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 Table of Contents  
ORIGINAL ARTICLES
Year : 2022  |  Volume : 37  |  Issue : 2  |  Page : 70-75

Functional outcome of arthroscopic anterior cruciate ligament reconstruction using variable loop cortical suspensory fixation


Department of Orthopaedics, Atal Bihari Vajpayee Institute of Medical Sciences (ABVIMS), Dr. Ram Manohar Lohia Hospital, New Delhi, India

Date of Submission12-Sep-2022
Date of Acceptance14-Sep-2022
Date of Web Publication19-Oct-2022

Correspondence Address:
Sarvesh Kumar Pandey
Department of Orthopaedics, Atal Bihari Vajpayee Institute of Medical Sciences (ABVIMS), Dr Ram Manohar Lohia Hospital, New Delhi 110001
India
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Source of Support: None, Conflict of Interest: None


DOI: 10.4103/jbjd.jbjd_23_22

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  Abstract 

Anterior cruciate ligament (ACL) injury is more common in men than women. Variable loop cortical suspensory fixation is an excellent graft fixation device, which provides an option for further tightening the graft even after the tibial end fixation is done if the surgeon feels it is needed. At 3-month follow-up, ACL reconstruction using the novel variable loop cortical suspensory fixation device granted an improvement in mean LYSHOLM score from 19.91 preoperatively to 85.59 at 3-month follow-up, which is a statistically very significant clinical and functional outcome. The principal advantage of the ACL reconstruction using variable loop cortical suspensory fixation is that it uses the ability to re-tension the graft after tibial fixation. A taut ACL construct is crucial during postoperative rehabilitation to reduce the risk of knee instability and re-rupture of the ACL graft. We conclude that the technique described here is a simple, robust, and effective approach to minimize graft laxity, and thereby leave a snug ACL construct. In addition, re-tensioning of the graft after tibial fixation eliminates the need for a posterior drawer on the knee, as the resulting laxity will be removed with re-tensioning.

Keywords: ACL, cortical, loop, suspensory, variable


How to cite this article:
Pandey SK, Khare R, Yadav AK, Deswal D, Jaiswal S. Functional outcome of arthroscopic anterior cruciate ligament reconstruction using variable loop cortical suspensory fixation. J Bone Joint Dis 2022;37:70-5

How to cite this URL:
Pandey SK, Khare R, Yadav AK, Deswal D, Jaiswal S. Functional outcome of arthroscopic anterior cruciate ligament reconstruction using variable loop cortical suspensory fixation. J Bone Joint Dis [serial online] 2022 [cited 2022 Nov 29];37:70-5. Available from: http://www.jbjd.in/text.asp?2022/37/2/70/358801




  Introduction Top


Anterior cruciate ligament (ACL) is one of the most common injured knee ligaments and at the same time, one of the most frequent injuries seen in sports orthopedic practice. Arthroscopic evaluation of knees with hemarthrosis following injury has shown ACL injury in 60%–70% of cases.[1] There are a lot of controversies related to the management of this injury and numerous scientific papers focusing on this topic, including biomechanical, basic science, clinical, or animal studies were published. Treatment options range from nonoperative strategies including physiotherapy, bracing, and modification of physical activity to surgical reconstruction of the ligaments. The operative treatment seems to be the procedure of choice, especially for sports active patients and athletes, as well as for patients with ligament injuries. Various implants are used for graft fixation. A suspensory graft ligament fixation device is shown to be particularly suitable for maximizing the contact between a soft-tissue graft and the bone tunnel prepared to receive the graft. Suspensory femoral fixation of ACL grafts with fixed-loop endo button and variable loop button devices has gained popularity for ACL reconstruction. However, suspensory femoral cortical fixation for ACL reconstruction has evolved from a fixed-loop device to an adjustable-loop device. Our study aims to evaluate the outcome of arthroscopic anterior cruciate ligament reconstruction using variable loop cortical suspensory fixation.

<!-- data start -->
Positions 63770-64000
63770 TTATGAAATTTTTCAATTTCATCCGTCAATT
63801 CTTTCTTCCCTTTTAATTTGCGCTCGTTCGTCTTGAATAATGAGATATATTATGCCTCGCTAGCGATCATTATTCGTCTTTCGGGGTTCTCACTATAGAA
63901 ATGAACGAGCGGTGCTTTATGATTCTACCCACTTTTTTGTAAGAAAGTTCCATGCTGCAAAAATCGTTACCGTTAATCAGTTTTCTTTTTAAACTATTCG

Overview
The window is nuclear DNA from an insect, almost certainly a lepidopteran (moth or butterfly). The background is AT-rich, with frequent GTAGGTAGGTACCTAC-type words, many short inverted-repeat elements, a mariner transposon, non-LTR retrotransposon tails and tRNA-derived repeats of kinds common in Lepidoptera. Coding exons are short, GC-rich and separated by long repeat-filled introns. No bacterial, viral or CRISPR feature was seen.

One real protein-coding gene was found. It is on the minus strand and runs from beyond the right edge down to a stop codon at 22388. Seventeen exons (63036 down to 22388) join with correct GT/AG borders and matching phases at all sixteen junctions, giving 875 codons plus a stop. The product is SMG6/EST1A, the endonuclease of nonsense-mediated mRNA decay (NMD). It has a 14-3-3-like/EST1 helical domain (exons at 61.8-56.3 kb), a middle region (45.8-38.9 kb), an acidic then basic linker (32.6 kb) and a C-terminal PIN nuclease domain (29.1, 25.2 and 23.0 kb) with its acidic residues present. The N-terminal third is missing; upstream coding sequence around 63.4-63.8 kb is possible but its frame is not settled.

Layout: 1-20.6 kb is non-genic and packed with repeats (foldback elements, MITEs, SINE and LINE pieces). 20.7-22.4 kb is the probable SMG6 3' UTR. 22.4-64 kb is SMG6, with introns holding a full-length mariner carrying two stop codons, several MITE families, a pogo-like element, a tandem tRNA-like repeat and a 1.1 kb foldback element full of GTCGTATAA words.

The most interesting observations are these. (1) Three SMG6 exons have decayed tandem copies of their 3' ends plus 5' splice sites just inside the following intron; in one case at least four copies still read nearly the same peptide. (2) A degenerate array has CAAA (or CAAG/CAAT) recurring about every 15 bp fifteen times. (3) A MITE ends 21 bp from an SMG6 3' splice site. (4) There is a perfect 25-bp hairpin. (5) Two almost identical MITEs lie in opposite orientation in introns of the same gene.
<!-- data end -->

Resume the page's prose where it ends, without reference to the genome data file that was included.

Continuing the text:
Materials and Methods Top


This study was conducted in the Department of Orthopaedics, Atal Bihari Vajpayee Institute of Medical Sciences (ABVIMS), Dr. Ram Manohar Lohia Hospital, New Delhi from November 1, 2017 to March 31, 2019. A total of 22 patients were included in the study as per the following criteria.

Inclusion criteria

  • All patients with ACL tear (18–50 years of age).


  • Exclusion criteria

  • Bony avulsions of ACL.


  • ACL tear with associated other ligament injuries, cartilage lesions, meniscal injuries, and intra-articular fractures.


  • ACL tear in osteoarthritic knee: Detailed history of the patients was taken and patients were clinically examined. Patients were assessed with the LYSHOLM II scores recorded preoperatively with postoperative scores. Detailed written bilingual informed consent was taken. All routine investigations were done for pre-anesthetic checkup. A radiograph of the involved knee was done, anteroposterior, lateral view, and magnetic resonance imaging (MRI) of the affected knee was done if needed (in doubtful cases). Follow-up was done at 2 weeks, 1 month, 2 months, and 3 months. Patients were assessed clinically and functionally with LYSHOLM II score. Descriptive statistics such as mean, median, and proportion were used to describe the study results, and appropriate statistical tests were applied. All patients were operated on under spinal anesthesia. The basic steps of arthroscopic ACL reconstruction were diagnostic arthroscopy, graft harvesting and preparation, notch debridement and notchplasty (if required), making of femoral and tibial tunnels, graft insertion, graft fixation, and closure. The gracilis and semitendinosus tendons were harvested through an incision centered approximately 4 cm medial and just distal to the tibial tubercle. The graft size was measured with a sizer. Next, the ACL remnant was shaved off and notchplasty (if required) was done with a shaver to avoid impingement of the graft in the femoral tunnel.